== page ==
Hi,

sorry if I don’t got the question right but what is wrong with

unsigned char
unsigned short
unsigned int
unsigned long

if you want, you can define your own types using these ones by using typedefs or alias declarations like

typedef unsigned char byte;
using ushort = unsigned short;

As far as I know, C++ (the language itself, not the standard library) tries to provide some basic constructs necessary for writing program code (in a nutshell). The standard library - on top of the language - leverages this general and „simple“ core-language by providing more specialized functionality at a higher level, e.g. fixed-size integers via cstdint.

Also, since C++11 the fixed-with integer types introduced by C99’s <stdint.h> are available via <cstdint> and are therefore always part of the standard library (of course, since C++11).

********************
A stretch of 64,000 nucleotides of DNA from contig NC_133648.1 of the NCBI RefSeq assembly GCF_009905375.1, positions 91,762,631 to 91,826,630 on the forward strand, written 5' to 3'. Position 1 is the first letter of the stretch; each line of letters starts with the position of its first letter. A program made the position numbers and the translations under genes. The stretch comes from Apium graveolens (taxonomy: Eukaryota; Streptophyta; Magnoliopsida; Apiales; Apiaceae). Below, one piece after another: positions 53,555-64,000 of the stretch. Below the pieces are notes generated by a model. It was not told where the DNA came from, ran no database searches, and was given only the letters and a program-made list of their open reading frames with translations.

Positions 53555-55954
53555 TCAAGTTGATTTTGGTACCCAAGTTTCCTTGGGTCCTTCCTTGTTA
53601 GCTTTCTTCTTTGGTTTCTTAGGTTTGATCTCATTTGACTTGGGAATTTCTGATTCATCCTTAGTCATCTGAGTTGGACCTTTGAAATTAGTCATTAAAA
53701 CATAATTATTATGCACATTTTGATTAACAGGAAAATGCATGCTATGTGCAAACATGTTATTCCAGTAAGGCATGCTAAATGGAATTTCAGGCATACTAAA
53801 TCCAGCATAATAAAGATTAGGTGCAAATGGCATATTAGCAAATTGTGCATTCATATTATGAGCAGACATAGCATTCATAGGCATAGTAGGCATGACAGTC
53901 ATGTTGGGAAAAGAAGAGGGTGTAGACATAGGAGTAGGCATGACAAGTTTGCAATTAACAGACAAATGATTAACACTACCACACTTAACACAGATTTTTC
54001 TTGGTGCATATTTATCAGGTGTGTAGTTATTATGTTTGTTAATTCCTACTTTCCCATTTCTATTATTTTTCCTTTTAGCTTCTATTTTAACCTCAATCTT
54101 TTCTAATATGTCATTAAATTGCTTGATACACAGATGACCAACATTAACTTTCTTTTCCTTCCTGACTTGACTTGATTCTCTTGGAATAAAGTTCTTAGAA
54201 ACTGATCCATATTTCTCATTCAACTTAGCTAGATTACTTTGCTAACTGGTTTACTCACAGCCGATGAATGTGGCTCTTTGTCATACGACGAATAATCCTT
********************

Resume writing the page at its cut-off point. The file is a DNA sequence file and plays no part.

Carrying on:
While not part of the standard before C++11, most compilers often ship with a C-Compiler and therefore a C-Library-Implementation as well. More than often the available C standard library is >= C99 and you will be able to include <stdint.h> - if available. That is of course not guaranteed since it is not part of the C++ standard pre C++11.

KR
Chilippso



Von meinem iPhone gesendet
Am 01.02.2023 um 08:11 schrieb Kurt Raburn via Std-Discussion <std-discussion@lists.isocpp.org>:


hello, everyone.

why doesn't the standard have keywords like these for unsigned types? 

byte
ushort
uint
ulong

i mostly use type definitions from cstdint.h and minwindef.h or the auto keyword. i used the site search function (and a search engine) before asking, so please excuse me if this has been answered. i thought this would be the best place to ask.

thanks.










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